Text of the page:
In August 2023, the first ASEAN Maritime Outlook was launched by ASEAN. The report outlines the ongoing cooperation efforts undertaken by ASEAN Sectoral Bodies, mechanisms, and processes dealing with various aspects of maritime-related issues. This publication will serve as a practical reference in understanding maritime trends and challenges in the region, strengthen synergies, and guide ASEAN to avoid duplication of efforts among relevant mechanisms, bodies, and processes.

Excerpts …

The Kuala Lumpur Transport Strategic Plan (KLTSP) 2016-2025 is the main reference guiding ASEAN transport cooperation. The maritime transport strategic goals under the KLTSP are to establish an ASEAN Single Shipping Market (ASSM) and to promote maritime safety, security, and strategic economic corridors within ASEAN. ASEAN cooperation in maritime transport is also guided by the Roadmap towards an Integrated and Competitive Maritime Transport in ASEAN, which seeks to promote and strengthen intra-ASEAN shipping market and services. The measures under the Roadmap are focused on developing an ASEAN single voice in international maritime fora, infrastructure development, market integration through development strategies for an ASSM and human resources development.

As part of the Implementation Framework of the ASEAN Single Shipping Market (ASSM) endorsed by the 38th STOM/20th ATM in 2014, in Mandalay, Myanmar, a Cost and Benefit Analysis (CBA) is being conducted on three pilot ports, i.e. Johor Port (Malaysia), Davao Port (the Philippines) and the Port of Singapore. The CBA aims, among others, to identify specific measurable aspects and components related to ship and port clearance to be implemented by the three pilot ports and the costs involved based on the mandatory requirements of the International Maritime Organization’s Convention on Facilitation of International Maritime Traffic 1965 (IMO FAL Convention 1965).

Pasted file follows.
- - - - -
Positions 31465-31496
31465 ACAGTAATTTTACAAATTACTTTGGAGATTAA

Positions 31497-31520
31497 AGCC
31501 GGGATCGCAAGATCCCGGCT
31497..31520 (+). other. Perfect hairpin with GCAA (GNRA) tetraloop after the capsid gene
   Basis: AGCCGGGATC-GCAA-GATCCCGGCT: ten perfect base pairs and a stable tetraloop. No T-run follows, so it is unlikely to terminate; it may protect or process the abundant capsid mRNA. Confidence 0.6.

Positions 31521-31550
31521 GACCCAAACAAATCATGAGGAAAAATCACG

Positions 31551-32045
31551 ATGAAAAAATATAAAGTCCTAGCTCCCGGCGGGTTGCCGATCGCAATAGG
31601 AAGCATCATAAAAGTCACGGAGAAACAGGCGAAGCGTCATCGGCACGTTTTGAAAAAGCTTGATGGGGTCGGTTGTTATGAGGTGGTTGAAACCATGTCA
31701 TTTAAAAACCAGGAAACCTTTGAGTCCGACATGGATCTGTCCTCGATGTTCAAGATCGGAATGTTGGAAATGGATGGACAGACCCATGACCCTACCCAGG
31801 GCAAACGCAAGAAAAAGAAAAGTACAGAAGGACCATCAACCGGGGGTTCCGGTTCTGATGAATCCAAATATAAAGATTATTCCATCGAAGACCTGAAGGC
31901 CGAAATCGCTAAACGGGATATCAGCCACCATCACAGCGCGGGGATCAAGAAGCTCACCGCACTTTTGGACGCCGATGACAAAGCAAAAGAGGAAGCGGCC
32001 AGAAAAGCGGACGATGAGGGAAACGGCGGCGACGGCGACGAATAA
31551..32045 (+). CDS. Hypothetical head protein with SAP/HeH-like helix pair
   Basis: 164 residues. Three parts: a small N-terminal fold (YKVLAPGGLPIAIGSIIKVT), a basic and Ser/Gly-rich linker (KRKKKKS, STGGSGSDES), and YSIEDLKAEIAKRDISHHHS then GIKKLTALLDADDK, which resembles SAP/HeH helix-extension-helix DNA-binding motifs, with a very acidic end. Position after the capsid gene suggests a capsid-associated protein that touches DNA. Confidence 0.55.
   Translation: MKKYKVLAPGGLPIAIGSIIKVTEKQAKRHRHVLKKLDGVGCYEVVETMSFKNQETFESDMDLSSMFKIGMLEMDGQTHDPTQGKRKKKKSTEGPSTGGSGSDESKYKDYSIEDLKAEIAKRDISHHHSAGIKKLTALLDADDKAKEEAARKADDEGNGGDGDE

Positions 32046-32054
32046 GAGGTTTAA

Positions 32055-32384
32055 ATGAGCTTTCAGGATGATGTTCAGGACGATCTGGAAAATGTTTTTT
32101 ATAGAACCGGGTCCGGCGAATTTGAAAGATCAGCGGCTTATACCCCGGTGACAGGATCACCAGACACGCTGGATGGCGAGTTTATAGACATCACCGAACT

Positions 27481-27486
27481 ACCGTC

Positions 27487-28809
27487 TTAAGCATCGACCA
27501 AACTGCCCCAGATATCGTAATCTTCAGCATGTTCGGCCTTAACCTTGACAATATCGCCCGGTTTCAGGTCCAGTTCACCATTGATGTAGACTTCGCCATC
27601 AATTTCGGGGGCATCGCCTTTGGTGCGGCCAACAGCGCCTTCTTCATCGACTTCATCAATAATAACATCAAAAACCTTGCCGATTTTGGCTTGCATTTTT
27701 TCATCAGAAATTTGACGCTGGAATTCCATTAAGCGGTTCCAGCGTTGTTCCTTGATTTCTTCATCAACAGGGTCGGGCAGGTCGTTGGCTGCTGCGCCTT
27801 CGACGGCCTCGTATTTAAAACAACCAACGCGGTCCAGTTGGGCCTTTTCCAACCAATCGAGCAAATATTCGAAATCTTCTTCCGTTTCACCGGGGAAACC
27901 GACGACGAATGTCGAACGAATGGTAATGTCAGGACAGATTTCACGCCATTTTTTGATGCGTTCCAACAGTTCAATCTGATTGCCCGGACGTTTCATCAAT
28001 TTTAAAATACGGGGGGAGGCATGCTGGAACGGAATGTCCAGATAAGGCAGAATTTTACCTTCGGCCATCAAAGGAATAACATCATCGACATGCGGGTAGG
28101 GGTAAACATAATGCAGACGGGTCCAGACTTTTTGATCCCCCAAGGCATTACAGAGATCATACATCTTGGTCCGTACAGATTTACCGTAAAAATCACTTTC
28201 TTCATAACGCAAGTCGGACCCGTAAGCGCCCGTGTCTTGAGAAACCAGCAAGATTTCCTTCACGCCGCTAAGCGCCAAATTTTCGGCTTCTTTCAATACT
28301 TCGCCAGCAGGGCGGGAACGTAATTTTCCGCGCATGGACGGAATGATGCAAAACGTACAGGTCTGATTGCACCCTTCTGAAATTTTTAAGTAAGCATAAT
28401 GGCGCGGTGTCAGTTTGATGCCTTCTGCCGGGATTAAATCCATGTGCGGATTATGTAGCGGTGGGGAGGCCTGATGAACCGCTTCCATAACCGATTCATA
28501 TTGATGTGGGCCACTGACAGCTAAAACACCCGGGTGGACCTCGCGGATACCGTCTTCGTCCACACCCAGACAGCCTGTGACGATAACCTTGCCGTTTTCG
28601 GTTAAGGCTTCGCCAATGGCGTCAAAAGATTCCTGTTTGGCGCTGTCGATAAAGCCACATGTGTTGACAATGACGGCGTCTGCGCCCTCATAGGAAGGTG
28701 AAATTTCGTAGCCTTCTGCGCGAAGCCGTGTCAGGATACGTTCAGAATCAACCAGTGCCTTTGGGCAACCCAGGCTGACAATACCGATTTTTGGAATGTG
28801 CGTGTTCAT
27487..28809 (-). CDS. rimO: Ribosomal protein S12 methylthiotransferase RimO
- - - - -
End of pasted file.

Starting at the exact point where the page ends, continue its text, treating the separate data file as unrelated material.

Following up on the recommendations from the Master Plan and Feasibility Study on the Establishment of an ASEAN RO-RO Shipping Network and Short Sea Shipping, which was completed in 2013, the implementing countries, i.e. Indonesia, Malaysia, the Philippines, and Thailand, were encouraged to explore possible avenues to operationalise three priority routes, namely General Santos-Bitung, Melaka-Dumai, and Belawan-Phuket-Penang. The maiden voyage of the Davao–General Santos (the Philippines)– Bitung (Indonesia) route was launched on 30 April 2017, in Davao City, the Philippines. Indonesia and the Philippines are strengthening coordination to ensure the sustainability of this route.

However, due to certain constraints, the Belawan-Phuket-Penang route will be further deliberated by the relevant Member States, which includes consideration of other potential and viable route. Meanwhile, Indonesia and Malaysia are preparing for the operationalisation of the Dumai-Melaka RO-RO route, which has been delayed due to COVID-19 restrictions. In October 2022, both Member States undertook technical site-visits to determine the readiness of the ports, with a view to commencing operations by 2024.

As a step toward a mutually-recognised certificate of competency for Near Coastal Voyages (NCV) issued by ASEAN Member States in line with the Manila Amendment 2010 of the Standards of Training, Certification and Watch keeping for Seafarers (STCW) Convention, ASEAN adopted the Framework of Cooperation on certification of competency for NCV certificates issued by ASEAN Member States during the 22nd ATM in November 2016, in Manila, the Philippines. The Framework serves as a mechanism to address disparities in the area of trading limits and syllabus requirements between ASEAN Member States on NCV Certificates and focuses on capacity-building efforts and information-sharing among ASEAN Member States. In order for ASEAN Member States to have a reference on safety standards for Non-Convention Ships (NCS), the Memorandum of Understanding (MOU) on the Improvement of Safety Standards and Inspection for NonConvention Ships (NCS) within ASEAN Member States was signed during the 24th ATM in November 2018, in Bangkok, Thailand.